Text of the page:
We are going to take a few threads and discuss the industry.
Writing a novel takes a lot of work, as we all know. We put so much time in the writing, the rewriting, the editing, the critiques, and…the rewriting. But once the work is done, we’re far from finished. Continue reading →
The last post we talked about how to use the premise to impact the conflict. Now we want to use the premise to impact the climax.
What’s the difference? The conflict relates to your day-to-day activities, but your climax is your paycheck — the very reason you get up to go to work in the first place. What happens if one friday your boss comes to you and says: “Sorry, I can’t pay you this month”? Continue reading →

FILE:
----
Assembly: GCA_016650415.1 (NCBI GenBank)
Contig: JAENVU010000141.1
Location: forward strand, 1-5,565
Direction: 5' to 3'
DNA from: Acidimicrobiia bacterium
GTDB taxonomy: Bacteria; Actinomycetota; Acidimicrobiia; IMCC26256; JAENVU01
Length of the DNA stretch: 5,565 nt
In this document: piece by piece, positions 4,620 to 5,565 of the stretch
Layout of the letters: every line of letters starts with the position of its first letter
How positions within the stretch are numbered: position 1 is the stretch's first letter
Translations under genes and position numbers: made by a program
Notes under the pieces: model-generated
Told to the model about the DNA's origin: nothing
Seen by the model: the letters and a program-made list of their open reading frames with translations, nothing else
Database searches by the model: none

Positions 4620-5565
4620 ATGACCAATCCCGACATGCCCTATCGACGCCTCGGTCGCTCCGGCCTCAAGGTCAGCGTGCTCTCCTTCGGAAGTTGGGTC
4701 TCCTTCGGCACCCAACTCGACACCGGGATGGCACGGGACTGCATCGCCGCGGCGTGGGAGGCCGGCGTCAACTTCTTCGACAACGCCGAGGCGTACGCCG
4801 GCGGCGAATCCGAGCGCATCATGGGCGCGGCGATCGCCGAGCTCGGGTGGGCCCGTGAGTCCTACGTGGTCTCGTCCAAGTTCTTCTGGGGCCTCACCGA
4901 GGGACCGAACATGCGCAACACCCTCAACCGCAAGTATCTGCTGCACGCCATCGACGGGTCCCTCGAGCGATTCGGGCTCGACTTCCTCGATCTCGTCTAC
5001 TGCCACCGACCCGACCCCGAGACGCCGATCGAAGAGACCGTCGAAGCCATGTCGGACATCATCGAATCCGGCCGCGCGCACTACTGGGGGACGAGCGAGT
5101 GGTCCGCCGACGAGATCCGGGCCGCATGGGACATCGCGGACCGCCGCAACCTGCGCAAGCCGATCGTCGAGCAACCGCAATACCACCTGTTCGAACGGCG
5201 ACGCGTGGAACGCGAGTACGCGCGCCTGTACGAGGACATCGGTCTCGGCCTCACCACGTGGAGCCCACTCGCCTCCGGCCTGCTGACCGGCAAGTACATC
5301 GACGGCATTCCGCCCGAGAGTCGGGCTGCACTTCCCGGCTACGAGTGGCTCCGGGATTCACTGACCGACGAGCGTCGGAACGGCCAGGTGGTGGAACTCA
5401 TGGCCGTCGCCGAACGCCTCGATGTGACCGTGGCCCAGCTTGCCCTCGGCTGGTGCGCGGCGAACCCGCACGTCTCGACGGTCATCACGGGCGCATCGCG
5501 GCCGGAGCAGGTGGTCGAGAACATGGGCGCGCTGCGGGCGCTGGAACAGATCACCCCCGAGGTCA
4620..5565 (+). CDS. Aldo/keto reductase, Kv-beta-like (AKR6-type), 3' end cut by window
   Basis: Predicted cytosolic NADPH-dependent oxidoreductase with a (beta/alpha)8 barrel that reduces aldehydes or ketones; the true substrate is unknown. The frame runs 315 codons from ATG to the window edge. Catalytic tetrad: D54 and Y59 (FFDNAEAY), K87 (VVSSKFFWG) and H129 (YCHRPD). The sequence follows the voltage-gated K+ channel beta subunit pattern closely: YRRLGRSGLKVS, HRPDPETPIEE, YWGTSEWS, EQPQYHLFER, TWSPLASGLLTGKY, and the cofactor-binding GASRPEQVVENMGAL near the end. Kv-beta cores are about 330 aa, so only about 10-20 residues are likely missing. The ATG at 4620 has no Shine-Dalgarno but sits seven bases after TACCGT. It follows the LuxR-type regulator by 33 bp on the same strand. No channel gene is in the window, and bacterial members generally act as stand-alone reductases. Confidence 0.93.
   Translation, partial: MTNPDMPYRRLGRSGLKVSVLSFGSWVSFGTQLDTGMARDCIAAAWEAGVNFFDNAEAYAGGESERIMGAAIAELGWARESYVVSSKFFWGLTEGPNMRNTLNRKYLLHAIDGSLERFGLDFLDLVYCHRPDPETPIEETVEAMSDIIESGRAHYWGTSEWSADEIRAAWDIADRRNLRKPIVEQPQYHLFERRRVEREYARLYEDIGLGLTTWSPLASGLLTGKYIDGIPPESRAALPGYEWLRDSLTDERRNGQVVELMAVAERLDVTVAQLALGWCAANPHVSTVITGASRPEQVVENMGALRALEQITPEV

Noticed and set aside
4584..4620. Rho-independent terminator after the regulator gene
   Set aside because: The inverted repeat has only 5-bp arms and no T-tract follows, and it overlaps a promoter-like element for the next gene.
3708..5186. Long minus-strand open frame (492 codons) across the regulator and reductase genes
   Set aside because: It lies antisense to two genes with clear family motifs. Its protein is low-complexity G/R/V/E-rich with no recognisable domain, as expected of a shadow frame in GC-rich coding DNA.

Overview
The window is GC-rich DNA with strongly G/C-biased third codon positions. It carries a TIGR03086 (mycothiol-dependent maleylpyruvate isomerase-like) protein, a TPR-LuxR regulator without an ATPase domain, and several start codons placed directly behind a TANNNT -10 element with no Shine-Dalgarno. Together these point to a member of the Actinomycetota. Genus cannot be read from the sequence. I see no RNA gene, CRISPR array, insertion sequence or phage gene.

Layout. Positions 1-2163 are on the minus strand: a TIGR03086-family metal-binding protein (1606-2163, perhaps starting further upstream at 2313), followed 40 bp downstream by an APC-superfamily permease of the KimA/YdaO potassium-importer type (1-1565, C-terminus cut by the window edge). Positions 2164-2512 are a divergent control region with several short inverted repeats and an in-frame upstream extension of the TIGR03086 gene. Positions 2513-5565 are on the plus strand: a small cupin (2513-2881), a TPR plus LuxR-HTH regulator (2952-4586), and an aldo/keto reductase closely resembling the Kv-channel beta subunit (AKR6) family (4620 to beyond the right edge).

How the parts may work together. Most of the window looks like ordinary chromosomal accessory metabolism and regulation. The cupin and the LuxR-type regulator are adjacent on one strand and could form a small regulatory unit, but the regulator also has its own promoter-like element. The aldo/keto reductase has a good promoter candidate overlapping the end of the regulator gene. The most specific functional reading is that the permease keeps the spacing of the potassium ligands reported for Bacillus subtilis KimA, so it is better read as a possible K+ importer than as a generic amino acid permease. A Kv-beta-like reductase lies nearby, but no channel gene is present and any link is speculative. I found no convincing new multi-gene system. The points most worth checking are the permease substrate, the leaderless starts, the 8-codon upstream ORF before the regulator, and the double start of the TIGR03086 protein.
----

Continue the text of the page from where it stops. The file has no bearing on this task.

Every story should have a premise. This is different than a plot or a conflict. Plot describes what is happening. Conflict describes why it’s not happening. But premise. Now that’s something that it’ll take a moment to sink our teeth into. James Frey in How To Write a Damn Good Novel says that EVERY story, if it is to be published by a company, must have a premise.